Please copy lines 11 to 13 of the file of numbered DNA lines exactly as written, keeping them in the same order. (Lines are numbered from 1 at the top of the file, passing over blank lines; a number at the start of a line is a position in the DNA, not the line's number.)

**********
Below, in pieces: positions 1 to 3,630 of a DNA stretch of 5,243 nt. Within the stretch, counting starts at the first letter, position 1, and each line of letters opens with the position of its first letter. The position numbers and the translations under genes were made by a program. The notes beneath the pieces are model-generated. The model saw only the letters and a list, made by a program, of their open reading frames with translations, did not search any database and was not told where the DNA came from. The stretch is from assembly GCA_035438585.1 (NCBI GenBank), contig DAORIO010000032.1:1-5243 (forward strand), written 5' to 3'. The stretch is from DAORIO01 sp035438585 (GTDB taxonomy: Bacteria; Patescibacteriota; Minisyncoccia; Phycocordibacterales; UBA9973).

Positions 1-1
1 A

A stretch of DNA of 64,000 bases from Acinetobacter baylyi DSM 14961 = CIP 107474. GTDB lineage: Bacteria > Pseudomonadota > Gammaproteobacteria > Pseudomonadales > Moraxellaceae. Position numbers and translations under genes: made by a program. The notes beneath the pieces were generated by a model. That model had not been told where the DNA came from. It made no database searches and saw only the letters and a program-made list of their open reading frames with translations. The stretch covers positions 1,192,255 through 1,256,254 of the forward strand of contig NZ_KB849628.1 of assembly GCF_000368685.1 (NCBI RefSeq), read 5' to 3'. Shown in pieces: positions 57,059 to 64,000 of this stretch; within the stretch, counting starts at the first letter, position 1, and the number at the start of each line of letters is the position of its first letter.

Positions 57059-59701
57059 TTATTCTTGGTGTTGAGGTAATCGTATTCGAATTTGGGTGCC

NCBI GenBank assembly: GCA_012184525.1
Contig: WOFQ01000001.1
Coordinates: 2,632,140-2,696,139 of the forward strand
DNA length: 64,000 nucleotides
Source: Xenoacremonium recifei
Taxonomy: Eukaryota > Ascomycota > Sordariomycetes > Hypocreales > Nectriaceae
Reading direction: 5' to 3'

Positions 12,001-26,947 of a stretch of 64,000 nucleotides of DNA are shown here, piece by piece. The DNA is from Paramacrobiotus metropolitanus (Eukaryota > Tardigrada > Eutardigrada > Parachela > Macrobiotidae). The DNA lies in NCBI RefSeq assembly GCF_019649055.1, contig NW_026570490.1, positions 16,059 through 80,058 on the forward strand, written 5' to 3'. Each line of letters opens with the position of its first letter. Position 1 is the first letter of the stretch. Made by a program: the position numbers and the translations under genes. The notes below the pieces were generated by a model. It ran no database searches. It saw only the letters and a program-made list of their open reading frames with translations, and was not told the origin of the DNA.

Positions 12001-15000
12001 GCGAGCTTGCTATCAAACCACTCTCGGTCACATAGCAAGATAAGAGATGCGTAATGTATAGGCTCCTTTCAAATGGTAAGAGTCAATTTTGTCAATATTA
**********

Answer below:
Source: Xenoacremonium recifei
Taxonomy: Eukaryota > Ascomycota > Sordariomycetes > Hypocreales > Nectriaceae
Reading direction: 5' to 3'